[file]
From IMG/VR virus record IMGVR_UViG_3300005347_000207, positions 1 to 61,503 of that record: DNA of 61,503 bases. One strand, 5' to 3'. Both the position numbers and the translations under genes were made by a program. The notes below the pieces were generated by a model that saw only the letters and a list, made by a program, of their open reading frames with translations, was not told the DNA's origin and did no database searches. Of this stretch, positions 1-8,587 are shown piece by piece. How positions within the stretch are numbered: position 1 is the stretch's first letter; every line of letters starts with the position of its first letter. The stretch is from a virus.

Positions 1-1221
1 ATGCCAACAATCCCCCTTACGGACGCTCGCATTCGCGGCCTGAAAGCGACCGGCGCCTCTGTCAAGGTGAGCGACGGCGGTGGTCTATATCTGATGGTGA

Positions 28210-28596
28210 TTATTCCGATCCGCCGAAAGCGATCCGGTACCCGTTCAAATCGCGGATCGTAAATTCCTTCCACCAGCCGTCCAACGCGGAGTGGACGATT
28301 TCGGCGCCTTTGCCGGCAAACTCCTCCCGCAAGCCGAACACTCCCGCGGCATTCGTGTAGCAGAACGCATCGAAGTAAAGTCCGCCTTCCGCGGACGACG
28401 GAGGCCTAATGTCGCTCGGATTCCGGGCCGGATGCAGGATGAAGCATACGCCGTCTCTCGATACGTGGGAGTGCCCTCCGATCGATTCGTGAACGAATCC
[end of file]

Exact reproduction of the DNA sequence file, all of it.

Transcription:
From IMG/VR virus record IMGVR_UViG_3300005347_000207, positions 1 to 61,503 of that record: DNA of 61,503 bases. One strand, 5' to 3'. Both the position numbers and the translations under genes were made by a program. The notes below the pieces were generated by a model that saw only the letters and a list, made by a program, of their open reading frames with translations, was not told the DNA's origin and did no database searches. Of this stretch, positions 1-8,587 are shown piece by piece. How positions within the stretch are numbered: position 1 is the stretch's first letter; every line of letters starts with the position of its first letter. The stretch is from a virus.

Positions 1-1221
1 ATGCCAACAATCCCCCTTACGGACGCTCGCATTCGCGGCCTGAAAGCGACCGGCGCCTCTGTCAAGGTGAGCGACGGCGGTGGTCTATATCTGATGGTGA

Positions 28210-28596
28210 TTATTCCGATCCGCCGAAAGCGATCCGGTACCCGTTCAAATCGCGGATCGTAAATTCCTTCCACCAGCCGTCCAACGCGGAGTGGACGATT
28301 TCGGCGCCTTTGCCGGCAAACTCCTCCCGCAAGCCGAACACTCCCGCGGCATTCGTGTAGCAGAACGCATCGAAGTAAAGTCCGCCTTCCGCGGACGACG
28401 GAGGCCTAATGTCGCTCGGATTCCGGGCCGGATGCAGGATGAAGCATACGCCGTCTCTCGATACGTGGGAGTGCCCTCCGATCGATTCGTGAACGAATCC